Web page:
Salmon spawning in the stream – the ranger tells us a mother bear and her two cubs were by earlier, but we missed them. You can smell all the rotting salmon on the banks and know that the bear are eating well.00MoreSalmonSpawning

An old dock, long gone, from Eagle River – and look at all those beautiful greens in the background 🙂00EagleRiverCampSites

Seagulls feasting on salmon the bears left behind. Bears are not very efficient eaters; they strip parts of the salmon and leave a whole lot:00SeagullsFeastingonSalmon

A Stellar’s Jay, the kind I grew up with. The Jays in Pensacola are more white with blue markings and much bigger. But look at the blues on his feathers, so intense, so radiant!

 

00StellarsJay

 

We love Eagle River campsites so much you will see more on our way back out through Juneau 🙂

September 2, 2013 Posted by | Adventure, Alaska, Beauty, Birds, color, Exercise, ExPat Life, Living Conditions, Photos, Road Trips, Travel, Wildlife | , , , , , , | 2 Comments

Homecoming and Judgement

Home again, home again and the daily grind recommences. Giving up a vacation is hard for me. Part of it is my compulsiveness; my mind whirls with my must-do’s and almost all the things I really like to do are not on the must-do’s list. Must do’s include things like laundry and dishes, tasks which are mindless and I don’t really mind too much, but they get in the way of what I want to do, which is to tell you about our Alaska adventure 🙂 Before I can do that, in addition to the must do’s, I also have to transfer all my photos from my iPad to my computer, which makes blogging so much easier, so once again – something hard before something fun.

Am I grumbling? Sorry if it sounds that way. I love vacations. I love other people doing the cooking and cleaning and me just responsible for putting clothes on and figuring out what I want from the menu. I love the stimulation of seeing new things, smelling new smells, walking new paths.

As soon as we got home, we dropped our bags and zipped as fast as we could over to our son’s house to visit with him and his family. I got to hold my new little granddaughter for the entire visit – oh, so such a sweet tiny baby.

Yesterday, I hit the early service, hit the commissary, put all the groceries away and then AdventureMan and I took our little grandson to Red Robin, where . . . . in a momentary loss of my senses, I ordered a hamburger, my second of the year. It didn’t taste as good as my 4th of July hamburger, serves me right. But we had such a fun time, and here is the grand triumph – our grandson is using a napkin! He is wiping his hands and mouth with a napkin, not with his hand or arm! Wooooo HOOOOOO! He chats and makes conversations, oh, he is so much fun.

So today, on! On! Get that laundry done! Get those files transferred!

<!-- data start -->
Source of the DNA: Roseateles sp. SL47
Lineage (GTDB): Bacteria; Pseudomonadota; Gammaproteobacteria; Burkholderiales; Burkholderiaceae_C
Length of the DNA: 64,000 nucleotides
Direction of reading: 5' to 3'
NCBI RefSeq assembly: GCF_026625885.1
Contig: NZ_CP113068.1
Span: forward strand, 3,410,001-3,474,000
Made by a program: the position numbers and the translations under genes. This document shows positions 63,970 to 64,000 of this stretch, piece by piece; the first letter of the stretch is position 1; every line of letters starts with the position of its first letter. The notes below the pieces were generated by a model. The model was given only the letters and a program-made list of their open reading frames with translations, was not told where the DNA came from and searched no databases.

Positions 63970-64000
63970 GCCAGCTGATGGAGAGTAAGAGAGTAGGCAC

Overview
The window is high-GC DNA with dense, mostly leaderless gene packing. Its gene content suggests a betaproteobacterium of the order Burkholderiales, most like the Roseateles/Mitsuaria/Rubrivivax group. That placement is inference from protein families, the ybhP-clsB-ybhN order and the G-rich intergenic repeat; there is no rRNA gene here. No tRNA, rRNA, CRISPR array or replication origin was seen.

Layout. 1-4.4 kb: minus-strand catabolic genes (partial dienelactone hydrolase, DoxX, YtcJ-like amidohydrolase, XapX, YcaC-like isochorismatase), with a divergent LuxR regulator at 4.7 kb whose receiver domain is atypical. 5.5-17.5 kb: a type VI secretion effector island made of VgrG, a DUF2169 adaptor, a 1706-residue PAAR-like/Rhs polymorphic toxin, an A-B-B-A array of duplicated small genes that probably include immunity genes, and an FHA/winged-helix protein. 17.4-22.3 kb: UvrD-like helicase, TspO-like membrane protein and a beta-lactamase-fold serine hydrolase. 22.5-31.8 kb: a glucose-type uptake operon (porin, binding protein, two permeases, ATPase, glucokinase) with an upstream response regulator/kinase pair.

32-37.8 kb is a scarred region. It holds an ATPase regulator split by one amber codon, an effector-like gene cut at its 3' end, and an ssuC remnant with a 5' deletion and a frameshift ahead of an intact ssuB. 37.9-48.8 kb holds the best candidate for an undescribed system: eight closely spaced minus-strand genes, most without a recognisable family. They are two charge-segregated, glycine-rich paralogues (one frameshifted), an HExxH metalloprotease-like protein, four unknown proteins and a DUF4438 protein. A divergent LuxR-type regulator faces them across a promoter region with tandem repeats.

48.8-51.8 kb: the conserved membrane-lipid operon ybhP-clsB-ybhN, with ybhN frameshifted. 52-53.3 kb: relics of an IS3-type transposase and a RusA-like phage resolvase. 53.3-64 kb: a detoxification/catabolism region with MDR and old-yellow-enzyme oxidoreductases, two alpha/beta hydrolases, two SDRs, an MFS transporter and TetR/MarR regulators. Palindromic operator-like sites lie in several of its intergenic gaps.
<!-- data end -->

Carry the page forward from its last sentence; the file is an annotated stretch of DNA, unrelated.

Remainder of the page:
Yesterday’s sermon was on the tendency of the most Christian of Christians to want to sit in the highest seats, and Jesus’ words to choose the lower seat and allow the host to move you up, giving you honor, rather than choosing a high seat and being asked to move lower so that someone of higher distinction can have your seat. Father Neal Goldsborough mentioned that he sees the saving-of-the-seats, the tipped chairs, the stretched out handbags all the time, and we were all squirming. We’re all guilty. It was a great sermon.

From today’s Forward Day by Day readings on the daily lectionary:

James 2:1-13. Mercy triumphs over judgment.

It’s easy to pass judgment—she’s too liberal or too conservative, his clothes are too cheap or too rich, she doesn’t believe the “right” theology, his values aren’t properly aligned, etc. As easy as passing judgment is, it can do a lot of damage.

All too often, this judgment happens in churches. Comparisons and assessments pop up, and the pews that should be a safe haven for all people become trial benches. A 2007 Barna Group survey found that 87 percent of young non-Christians perceive present-day Christianity as judgmental—and half of their churchgoing counterparts answered the same. I’d be surprised by these numbers if they didn’t ring so true with perceptions among my own friends and acquaintances.

Putting mercy above judgment does not mean moving into a slippery relativism. It means embracing the radical Good News of Jesus and living as a conduit of Christ’s love to the world. Today’s passage from the book of James precedes tomorrow’s familiar proclamation, “So faith by itself, if it has no works, is dead” (2:17). An act of mercy is a work of faith, a witness putting Christianity in its rightful place.

September 2, 2013 Posted by | Blogging, Character, ExPat Life, Financial Issues, Lectionary Readings, Relationships, Travel, Values | 8 Comments